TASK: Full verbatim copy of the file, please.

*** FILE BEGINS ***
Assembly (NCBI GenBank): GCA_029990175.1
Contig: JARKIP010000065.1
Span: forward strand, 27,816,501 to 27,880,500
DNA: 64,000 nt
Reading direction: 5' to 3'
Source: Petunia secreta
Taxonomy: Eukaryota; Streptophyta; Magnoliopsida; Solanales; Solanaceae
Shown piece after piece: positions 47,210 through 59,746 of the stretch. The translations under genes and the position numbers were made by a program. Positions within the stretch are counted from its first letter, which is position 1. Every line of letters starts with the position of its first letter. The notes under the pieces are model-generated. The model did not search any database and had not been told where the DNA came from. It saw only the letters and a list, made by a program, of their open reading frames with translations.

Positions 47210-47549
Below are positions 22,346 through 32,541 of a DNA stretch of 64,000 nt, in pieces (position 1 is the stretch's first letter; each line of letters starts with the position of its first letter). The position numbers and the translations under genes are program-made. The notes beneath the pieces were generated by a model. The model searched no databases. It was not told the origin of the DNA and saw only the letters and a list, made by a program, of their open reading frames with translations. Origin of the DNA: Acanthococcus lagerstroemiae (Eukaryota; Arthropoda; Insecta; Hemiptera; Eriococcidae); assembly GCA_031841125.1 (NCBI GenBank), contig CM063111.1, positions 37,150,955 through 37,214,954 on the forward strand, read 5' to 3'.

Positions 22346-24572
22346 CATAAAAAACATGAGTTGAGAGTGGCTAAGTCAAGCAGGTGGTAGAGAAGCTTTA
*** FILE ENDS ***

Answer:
Assembly (NCBI GenBank): GCA_029990175.1
Contig: JARKIP010000065.1
Span: forward strand, 27,816,501 to 27,880,500
DNA: 64,000 nt
Reading direction: 5' to 3'
Source: Petunia secreta
Taxonomy: Eukaryota; Streptophyta; Magnoliopsida; Solanales; Solanaceae
Shown piece after piece: positions 47,210 through 59,746 of the stretch. The translations under genes and the position numbers were made by a program. Positions within the stretch are counted from its first letter, which is position 1. Every line of letters starts with the position of its first letter. The notes under the pieces are model-generated. The model did not search any database and had not been told where the DNA came from. It saw only the letters and a list, made by a program, of their open reading frames with translations.

Positions 47210-47549
Below are positions 22,346 through 32,541 of a DNA stretch of 64,000 nt, in pieces (position 1 is the stretch's first letter; each line of letters starts with the position of its first letter). The position numbers and the translations under genes are program-made. The notes beneath the pieces were generated by a model. The model searched no databases. It was not told the origin of the DNA and saw only the letters and a list, made by a program, of their open reading frames with translations. Origin of the DNA: Acanthococcus lagerstroemiae (Eukaryota; Arthropoda; Insecta; Hemiptera; Eriococcidae); assembly GCA_031841125.1 (NCBI GenBank), contig CM063111.1, positions 37,150,955 through 37,214,954 on the forward strand, read 5' to 3'.

Positions 22346-24572
22346 CATAAAAAACATGAGTTGAGAGTGGCTAAGTCAAGCAGGTGGTAGAGAAGCTTTA